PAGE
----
Voting in favor of the higher library ceiling were Monestime, vice-chairwoman Lynda Bell and commissioners Bruno Barreiro, Audrey Edmonson, Sally Heyman, Barbara Jordan, Dennis Moss and Xavier Suarez. Voting against were chairwoman Rebeca Sosa and commissioners Esteban “Steve” Bovo, Jose “Pepe” Diaz, Javier Souto and Juan C. Zapata.
Bell, Diaz, Monestime and Souto face reelection next month.
An earlier attempt to bring the tax rate high enough to fund the libraries at $64 million a year failed. So did a vote to keep the rate for the fire department flat. The fire rate went down to accommodate more library funds, though Gimenez said that won’t result in fire-service cuts.
The strongest support for Gimenez’s budget came from Zapata, who chastised the county for putting off cutbacks he considers necessary for the long term.
“For far too long, we’ve failed to budget and plan for the future,” he said.
Gimenez says those reductions and fee hikes could go away if the county ends pay perks for unionized employees. About $40 million tied to property taxes are slated to “snap back” on Oct. 1 if no new labor contracts are in place. Gimenez also wants unions to agree to less generous healthcare benefits to save Miami-Dade’s general fund about $18 million next year.
Some commissioners sounded open to the insurance-plan idea but wanted more details.
“If we want to have a first-class workforce, we need to have first-class pay,” Monestime said.
One county employee told commissioners that the givebacks of the past few years have hit him hard.
“My salary is $45,593,” said Dwayne Symonette, a court-records specialist and father of two. “That’s the working poor. That’s not a lavish lifestyle.”
Fear of cuts drew more than 100 people to county hall who urged commissioners for more than three hours to raise the tax rate — called the “millage” — despite Gimenez’s potential veto.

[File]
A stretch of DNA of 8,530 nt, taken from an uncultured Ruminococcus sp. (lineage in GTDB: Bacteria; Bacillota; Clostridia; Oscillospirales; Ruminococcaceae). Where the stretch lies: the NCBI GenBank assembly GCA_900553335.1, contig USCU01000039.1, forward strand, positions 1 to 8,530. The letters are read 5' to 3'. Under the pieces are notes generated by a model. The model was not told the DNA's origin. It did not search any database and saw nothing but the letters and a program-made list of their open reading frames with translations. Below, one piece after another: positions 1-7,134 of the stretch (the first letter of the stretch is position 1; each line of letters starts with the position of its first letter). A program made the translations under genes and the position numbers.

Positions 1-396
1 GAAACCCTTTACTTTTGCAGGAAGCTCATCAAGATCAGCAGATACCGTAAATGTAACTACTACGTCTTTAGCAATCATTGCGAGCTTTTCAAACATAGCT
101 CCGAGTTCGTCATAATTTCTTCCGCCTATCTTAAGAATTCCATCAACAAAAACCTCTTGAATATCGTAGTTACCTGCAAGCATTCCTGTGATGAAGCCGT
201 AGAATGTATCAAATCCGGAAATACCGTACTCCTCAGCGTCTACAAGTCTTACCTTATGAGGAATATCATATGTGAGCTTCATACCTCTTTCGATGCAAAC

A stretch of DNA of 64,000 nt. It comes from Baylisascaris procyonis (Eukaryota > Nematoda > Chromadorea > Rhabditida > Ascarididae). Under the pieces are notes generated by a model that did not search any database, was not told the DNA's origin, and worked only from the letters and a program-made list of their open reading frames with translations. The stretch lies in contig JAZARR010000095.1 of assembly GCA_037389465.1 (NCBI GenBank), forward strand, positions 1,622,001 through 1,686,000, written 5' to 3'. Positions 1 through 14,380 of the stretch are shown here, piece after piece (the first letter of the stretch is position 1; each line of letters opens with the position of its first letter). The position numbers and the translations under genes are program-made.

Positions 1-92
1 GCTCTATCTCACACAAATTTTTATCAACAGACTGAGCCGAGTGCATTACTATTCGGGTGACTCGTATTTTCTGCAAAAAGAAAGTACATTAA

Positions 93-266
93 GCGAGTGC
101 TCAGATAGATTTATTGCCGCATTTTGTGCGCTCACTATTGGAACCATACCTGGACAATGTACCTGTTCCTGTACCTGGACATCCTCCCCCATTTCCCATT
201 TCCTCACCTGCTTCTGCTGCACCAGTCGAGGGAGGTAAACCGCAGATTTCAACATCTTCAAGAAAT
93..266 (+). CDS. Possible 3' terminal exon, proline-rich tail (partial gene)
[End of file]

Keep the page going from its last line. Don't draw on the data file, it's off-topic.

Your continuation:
“Please raise my millage,” said Justin Wales, a recent homebuyer advocating for more library funds. “I want to pay more money.”
Speaker after speaker praised the library system as a haven for children, seniors and the unemployed, who rely on librarian assistance to write résumés and apply for new jobs.
Librarian Ellen Book brought a cart full of children’s books for the 13 commissioners. “The age of the physical book is far from over,” Book said as commissioners perused the offerings, including pop-up books on baby dinosaurs and race cars.
Without the higher library rate, Gimenez’s budget would have eliminated 90 library positions.
There were also other service reductions and fee hikes that troubled residents.
The speakers’ podium was lowered twice to accommodate people on wheelchairs protesting the plan to increase disabled-transit fares. Gimenez’s budget initially called for the cost per ride to go up to $5 from $3.50, though he has since asked his budget director to cap the fares at $4. All Metrobus and Metrorail fares would go up to $2.50 from $2.25.
Mike Lantz, who is blind, spoke against the plan, escorted to the podium by a sergeant-at-arms.
“A lot of disabled people are going to be stuck in their homes,” he said. “Please keep the disabled going out and enjoying life.”
But not everyone in the public hearing criticized the mayor’s stance.
Richard Block, a retired state worker who serves on the Virginia Gardens City Council, said property owners can’t afford tax hikes year after year.
“It’s a chip-away mentality,” he said. “It’s a couple of bucks here. It’s a couple of bucks there. What about the people on fixed incomes?”